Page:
When I am efforting* weight loss, I find myself paying a lot more attention to food on the TV. With the exception of the Food Network, especially Lynne Koplitz, I am annoyed by food-related television during my periods of binge starving.
I am annoyed by commercials for food that make trendy health claims about food that predates the trend in question. I am especially annoyed by these claims when they are made via elaborate disclaimer. Here I am thinking of Burger King.
I witnessed yesterday a spot espousing the Whopper as a sandwich containing “only five-point-(something) grams of carbs!” While this proclamation was made in both graphic and verbal form, there was a disclaimer at the bottom in about four point type reading “*Does not include ketchup, mayonnaise, or bun.**” Yes. It actually tried to disclaim the bun as a part of the burger being shown, with bun, AT THAT VERY MOMENT.
I am excited for the Lie Big, Correct Small ad strategy to spread:
I am annoyed by food items that should be satirical throwaways on the fucking Simpsons. Here’s a quiz:
Which of the following is not a real item currently being video-pimped?
a) A breakfast sandwich composed of bacon, egg, and cheese betwixt two maple-syrup flavored pancakes.
b) A burger topped with bacon, ham, and a fried egg.
c) A special sale price on an extra shot of hot fudge in every milkshake.
It’s “b” – the Good Morning Burger – but still, two of those are freakin’ real. Lawdamighty. No wonder we are a nation of 747’s, your narrator included.
I am annoyed by the emergence of low-carb diets as an Official Fad. While I am totally in favor of this method, as it works like all hell for me, I liked it better when everybody wasn’t getting after it. While it is nice to be able to buy low-carb bread at the Jewel, it isn’t worth the eureka-style advertising, the lectures from bandwagoneers and from the low-fat disciples, and the inevitable appearance of Oscar Mayer’s Jared Equivalent.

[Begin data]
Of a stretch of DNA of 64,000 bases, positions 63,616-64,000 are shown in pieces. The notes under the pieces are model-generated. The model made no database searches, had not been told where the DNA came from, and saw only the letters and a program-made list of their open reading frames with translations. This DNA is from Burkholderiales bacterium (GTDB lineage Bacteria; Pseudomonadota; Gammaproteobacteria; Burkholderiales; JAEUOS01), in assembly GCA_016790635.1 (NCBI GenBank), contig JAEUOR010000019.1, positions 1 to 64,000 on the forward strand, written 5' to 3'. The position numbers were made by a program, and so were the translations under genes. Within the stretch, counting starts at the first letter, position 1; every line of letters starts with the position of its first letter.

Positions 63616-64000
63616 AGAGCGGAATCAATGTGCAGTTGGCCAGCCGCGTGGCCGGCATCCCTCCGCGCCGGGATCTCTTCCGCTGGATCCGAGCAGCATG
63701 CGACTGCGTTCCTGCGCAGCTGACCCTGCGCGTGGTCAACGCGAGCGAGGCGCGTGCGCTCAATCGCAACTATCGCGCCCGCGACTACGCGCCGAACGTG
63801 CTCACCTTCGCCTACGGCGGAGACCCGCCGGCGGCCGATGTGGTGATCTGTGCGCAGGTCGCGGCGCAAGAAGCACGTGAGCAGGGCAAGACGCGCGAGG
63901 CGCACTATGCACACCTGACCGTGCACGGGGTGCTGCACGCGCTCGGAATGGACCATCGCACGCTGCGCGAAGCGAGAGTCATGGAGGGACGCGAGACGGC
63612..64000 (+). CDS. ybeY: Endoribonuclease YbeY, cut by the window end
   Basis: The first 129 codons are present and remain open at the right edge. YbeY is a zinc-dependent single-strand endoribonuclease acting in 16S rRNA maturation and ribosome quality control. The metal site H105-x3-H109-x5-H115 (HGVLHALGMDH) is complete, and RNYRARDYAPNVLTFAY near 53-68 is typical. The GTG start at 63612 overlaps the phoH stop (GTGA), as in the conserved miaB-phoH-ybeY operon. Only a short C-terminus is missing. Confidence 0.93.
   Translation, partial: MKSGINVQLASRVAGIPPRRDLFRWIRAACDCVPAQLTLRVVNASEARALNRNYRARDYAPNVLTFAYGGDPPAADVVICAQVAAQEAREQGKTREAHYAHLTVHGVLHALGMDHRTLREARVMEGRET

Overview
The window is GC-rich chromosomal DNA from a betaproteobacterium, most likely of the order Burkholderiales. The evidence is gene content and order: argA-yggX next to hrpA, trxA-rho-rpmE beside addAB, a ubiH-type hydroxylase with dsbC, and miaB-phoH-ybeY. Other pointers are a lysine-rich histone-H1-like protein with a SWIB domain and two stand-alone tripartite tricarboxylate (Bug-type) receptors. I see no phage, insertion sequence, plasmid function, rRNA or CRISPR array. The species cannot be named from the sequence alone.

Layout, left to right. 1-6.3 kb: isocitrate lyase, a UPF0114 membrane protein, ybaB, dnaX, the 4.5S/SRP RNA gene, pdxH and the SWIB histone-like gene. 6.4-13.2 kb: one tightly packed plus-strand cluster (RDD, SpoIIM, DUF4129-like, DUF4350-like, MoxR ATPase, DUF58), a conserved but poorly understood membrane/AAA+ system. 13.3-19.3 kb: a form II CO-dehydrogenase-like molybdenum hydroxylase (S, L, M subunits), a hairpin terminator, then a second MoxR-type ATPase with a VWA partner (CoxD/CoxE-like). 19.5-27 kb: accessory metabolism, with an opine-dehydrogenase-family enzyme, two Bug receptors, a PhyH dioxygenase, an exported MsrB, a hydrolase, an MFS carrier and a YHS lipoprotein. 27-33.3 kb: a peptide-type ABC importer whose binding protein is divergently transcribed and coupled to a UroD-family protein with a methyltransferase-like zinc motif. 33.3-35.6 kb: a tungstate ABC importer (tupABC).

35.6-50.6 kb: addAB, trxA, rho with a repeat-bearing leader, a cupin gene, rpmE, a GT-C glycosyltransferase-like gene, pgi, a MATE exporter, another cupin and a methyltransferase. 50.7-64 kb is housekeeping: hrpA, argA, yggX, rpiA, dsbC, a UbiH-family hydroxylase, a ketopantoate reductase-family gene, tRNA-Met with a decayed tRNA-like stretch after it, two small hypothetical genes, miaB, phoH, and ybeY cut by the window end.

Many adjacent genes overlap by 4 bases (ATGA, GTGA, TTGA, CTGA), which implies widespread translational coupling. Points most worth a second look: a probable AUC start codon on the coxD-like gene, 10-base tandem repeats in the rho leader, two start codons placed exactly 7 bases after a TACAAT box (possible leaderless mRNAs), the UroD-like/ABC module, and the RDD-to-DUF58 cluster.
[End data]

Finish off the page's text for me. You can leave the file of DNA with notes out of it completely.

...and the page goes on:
I am annoyed by the accompanying bad science reporting. Here’s a lesson in TV News “Science” Reporting 101:
Life Cycle Of A Science Story
1) Every January 1, every Assignment Desk in the nation seeks diet stories. (Or quitting smoking, or exercise. Resolution stories.)
2) 20/20 Producer notes that, technically, the Montignac Diet allows foie gras and chocolate.
3) Story runs about “The Foie Gras and Chocolate Diet” with accompanying photos of luscious pate and enormous desserts. Story implies that this is all one eats on this diet. Nutritionists who have a lot invested in the food-is-poison philosophy attack the method.
4) Montignac issues statement correcting 20/20, pointing out that the diet is mostly green vegetables, whole grains, and meat; and that foie gras and chocolate are allowed only in small amounts and once one has finished losing weight.
5) 20/20 runs smug followup story, “Montignac Revises Diet Guidelines After 20/20 Exposé!”
I am annoyed by a Taco Bell commercial that I’ve heard twice an hour all week in which it is implied that if one doesn’t eat lavishly of the offal served at Taco Bell, one must be a feeble and sickly old woman. This insult has no power over me. I mean, it would if it were somewhere like Carson’s, or Caponie’s, or Famous Dave’s, but Taco Bell? Jesus. Why not just kill and eat rats? You’d at least be sure of what you were putting in your mouth.
Expect more of this as Operation Fifty Pounds soldiers on.
*Word “efforting” appears courtesy of Phil the Showkiller
** Some people apparently put mayonnaise on their burgers. Some people don’t deserve to eat.